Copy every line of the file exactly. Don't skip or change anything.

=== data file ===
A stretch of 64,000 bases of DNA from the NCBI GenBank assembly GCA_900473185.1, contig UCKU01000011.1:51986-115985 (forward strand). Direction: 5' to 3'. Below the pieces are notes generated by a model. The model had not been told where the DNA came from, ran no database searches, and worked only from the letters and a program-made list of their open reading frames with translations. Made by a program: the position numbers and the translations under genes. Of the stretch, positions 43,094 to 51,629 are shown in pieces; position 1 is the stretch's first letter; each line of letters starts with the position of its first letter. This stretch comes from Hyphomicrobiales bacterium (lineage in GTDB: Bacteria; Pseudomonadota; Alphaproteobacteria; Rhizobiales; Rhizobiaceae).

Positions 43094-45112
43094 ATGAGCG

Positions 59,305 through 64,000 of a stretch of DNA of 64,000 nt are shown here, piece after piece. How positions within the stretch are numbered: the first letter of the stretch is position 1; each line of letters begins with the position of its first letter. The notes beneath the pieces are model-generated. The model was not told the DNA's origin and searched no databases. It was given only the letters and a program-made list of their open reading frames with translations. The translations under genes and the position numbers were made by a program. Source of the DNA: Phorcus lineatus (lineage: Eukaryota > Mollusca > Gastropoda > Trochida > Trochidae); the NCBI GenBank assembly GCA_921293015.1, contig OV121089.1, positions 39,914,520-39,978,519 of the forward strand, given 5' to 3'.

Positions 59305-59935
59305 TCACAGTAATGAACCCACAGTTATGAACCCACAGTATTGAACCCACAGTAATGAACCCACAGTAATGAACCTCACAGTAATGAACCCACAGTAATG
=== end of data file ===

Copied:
A stretch of 64,000 bases of DNA from the NCBI GenBank assembly GCA_900473185.1, contig UCKU01000011.1:51986-115985 (forward strand). Direction: 5' to 3'. Below the pieces are notes generated by a model. The model had not been told where the DNA came from, ran no database searches, and worked only from the letters and a program-made list of their open reading frames with translations. Made by a program: the position numbers and the translations under genes. Of the stretch, positions 43,094 to 51,629 are shown in pieces; position 1 is the stretch's first letter; each line of letters starts with the position of its first letter. This stretch comes from Hyphomicrobiales bacterium (lineage in GTDB: Bacteria; Pseudomonadota; Alphaproteobacteria; Rhizobiales; Rhizobiaceae).

Positions 43094-45112
43094 ATGAGCG

Positions 59,305 through 64,000 of a stretch of DNA of 64,000 nt are shown here, piece after piece. How positions within the stretch are numbered: the first letter of the stretch is position 1; each line of letters begins with the position of its first letter. The notes beneath the pieces are model-generated. The model was not told the DNA's origin and searched no databases. It was given only the letters and a program-made list of their open reading frames with translations. The translations under genes and the position numbers were made by a program. Source of the DNA: Phorcus lineatus (lineage: Eukaryota > Mollusca > Gastropoda > Trochida > Trochidae); the NCBI GenBank assembly GCA_921293015.1, contig OV121089.1, positions 39,914,520-39,978,519 of the forward strand, given 5' to 3'.

Positions 59305-59935
59305 TCACAGTAATGAACCCACAGTTATGAACCCACAGTATTGAACCCACAGTAATGAACCCACAGTAATGAACCTCACAGTAATGAACCCACAGTAATG